23. Then they presented two, Joseph, whose sirname was Barsabas, which was called Justus, and Matthias. 24. And when they had prayed, they said, Thou, Lord, which knowest the hearts of men, show whether of these two thou hast chosen, 25. That he may take the room of this ministry and apostleship, from which Judas is fallen, that he might go unto his place. 26. And they gave in their lots, and the lot fell upon Matthias; and he was by common consent counted with the eleven apostles.
23. They were to choose one only into the room of Judas; they present two. Here may a question be asked, Why they were not contented with one only? Was it because they were so like, that they could not discern whether was more fit? This truly had been no sufficient reason why they should suffer it to be decided by lots. And also it seemeth that Joseph was of greater estimation otherwise; or was it because they were diversely affectioned? But this seemeth scarce probable, neither is this to be admitted as true, because of that most excellent testimony which Luke did give a little before of their unity and agreement. Lastly, It had been very absurd for them to have polluted the election of the apostle with such strife and contention.1 But for this cause did they use the casting of lots, that it might be known that Matthias was not only chosen by the voices of men, but also that he was made by the determination and judgment of God.
For there was this difference between the apostles and the pastors, that the pastors were chosen simply by the Church, the apostles were called of God. In which respect Paul, in the preface of his Epistle to the Galatians, (Galatians 1:2,) doth profess himself to be an apostle, "neither of men, neither made by man." Therefore, like as the dignity of this function was excellent, so was it meet that in the choosing of Matthias, the chief judgment should be left unto God, howsoever men did their duty. Christ by his own mouth did appoint the rest; therefore, if Matthias had been chosen only by man to be one of them, he should have had less authority than they. This was very orderly done, 2 that the disciples should present unto God those whom they thought to be the best; and he should choose to himself whom he knew to be most fit, so that God, by the fall of the lot, doth pronounce that he did allow of the apostleship of Matthias. But the apostles might seem to have dealt very rashly and disorderly, which laid so great and weighty a matter upon a lot; for what certainty could they gather thereby? I answer, that they did it only as they were moved thereunto by the Holy Spirit; for although Luke doth not express this, yet, because he will not accuse the disciples of rashness, but rather doth show that this election was lawful and approved of God; I say, therefore, that they went this way to work, being moved by the Spirit, like as they were directed in all the action by the same Spirit. But why do they not pray that God would choose whom he would out of the whole multitude? Why do they restrain his judgment unto two? Is not this to rob God of his liberty, when as they tie him, and, as it were, make him subject unto their voices and consents? 3 But whosoever shall quietly ponder the matter shall plainly perceive, by the drift of Luke, that the disciples durst do nothing but that which they knew was their duty to do, and was commanded them by the Lord. As for the contentious, let them go shake their ears. 4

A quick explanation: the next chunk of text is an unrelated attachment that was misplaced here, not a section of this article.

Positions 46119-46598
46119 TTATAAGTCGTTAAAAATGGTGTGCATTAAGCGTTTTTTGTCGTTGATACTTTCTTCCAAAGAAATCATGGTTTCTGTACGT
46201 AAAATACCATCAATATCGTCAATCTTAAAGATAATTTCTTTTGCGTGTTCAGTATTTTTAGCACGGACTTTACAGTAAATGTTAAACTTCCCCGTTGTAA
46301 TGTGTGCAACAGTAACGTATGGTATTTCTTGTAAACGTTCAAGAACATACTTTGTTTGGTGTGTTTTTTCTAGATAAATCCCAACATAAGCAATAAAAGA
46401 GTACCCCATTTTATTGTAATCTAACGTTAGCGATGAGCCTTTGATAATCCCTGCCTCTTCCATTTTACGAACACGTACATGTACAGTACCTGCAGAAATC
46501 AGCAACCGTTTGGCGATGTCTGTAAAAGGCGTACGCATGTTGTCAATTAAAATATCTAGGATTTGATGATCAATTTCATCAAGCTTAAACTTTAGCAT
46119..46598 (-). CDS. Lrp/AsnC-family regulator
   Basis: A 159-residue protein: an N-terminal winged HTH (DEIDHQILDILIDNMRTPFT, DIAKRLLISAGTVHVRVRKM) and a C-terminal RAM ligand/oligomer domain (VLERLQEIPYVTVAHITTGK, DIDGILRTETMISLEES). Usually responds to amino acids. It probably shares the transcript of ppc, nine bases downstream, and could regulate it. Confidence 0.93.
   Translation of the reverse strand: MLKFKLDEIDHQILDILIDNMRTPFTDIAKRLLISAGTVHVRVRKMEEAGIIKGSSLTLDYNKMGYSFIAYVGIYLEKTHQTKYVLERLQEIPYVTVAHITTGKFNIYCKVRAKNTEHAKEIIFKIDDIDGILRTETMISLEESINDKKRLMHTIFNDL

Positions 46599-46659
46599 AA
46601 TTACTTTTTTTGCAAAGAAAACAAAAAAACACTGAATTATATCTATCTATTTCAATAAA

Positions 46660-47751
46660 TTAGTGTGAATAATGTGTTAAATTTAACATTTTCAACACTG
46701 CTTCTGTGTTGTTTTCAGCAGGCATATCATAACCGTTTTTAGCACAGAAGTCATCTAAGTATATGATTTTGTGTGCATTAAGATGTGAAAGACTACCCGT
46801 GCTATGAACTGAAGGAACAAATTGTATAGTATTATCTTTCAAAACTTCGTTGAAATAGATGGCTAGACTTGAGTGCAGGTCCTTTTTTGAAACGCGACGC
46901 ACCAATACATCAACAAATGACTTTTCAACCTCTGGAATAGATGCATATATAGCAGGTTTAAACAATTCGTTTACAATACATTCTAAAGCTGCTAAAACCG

"The lots (saith he) are cast into the bosom, and the judgment of them cometh forth from the Lord," (Proverbs 16:33.)
This ordinance or custom is no more corrupt and depraved by corruption, than the corrupt vanity of the Chaldeans doth corrupt true and natural astrology. Whilst the Chaldeans go about, with the name of astrology, to cloak and color their wicked curiosity, they defame a science both profitable and praiseworthy. The same do those which tell men their destinies (as they call them) by casting lots; but it is our duty to discern the lawful use from the corruption. He saith the lots were given, that being put into a pot, or one of their laps, they might afterwards be drawn out. And here we must also note that this word lot is diversely taken in this place; for when he said before that Judas had obtained a lot of the ministry, his meaning was, (according to the common custom of the Scripture,) that he had a portion given him of the Lord. He speaketh afterwards properly, and without any figure of a lot, yet is it likely, forasmuch as the word
1 "Tali dissidio," with such dissension.
2 "Medium fuit temperamentum." a middle course was adopted.
3 "Suis suffragiis," their suffrages.
4 "Valere sinamus," let us leave them alone, bid them good day.
5 "In fumum abeunt," go to smoke.
6 There is here a transposition in the translation. The 26th verse precedes the 25th.
7 "Eorum suffragiis," by their suffrages.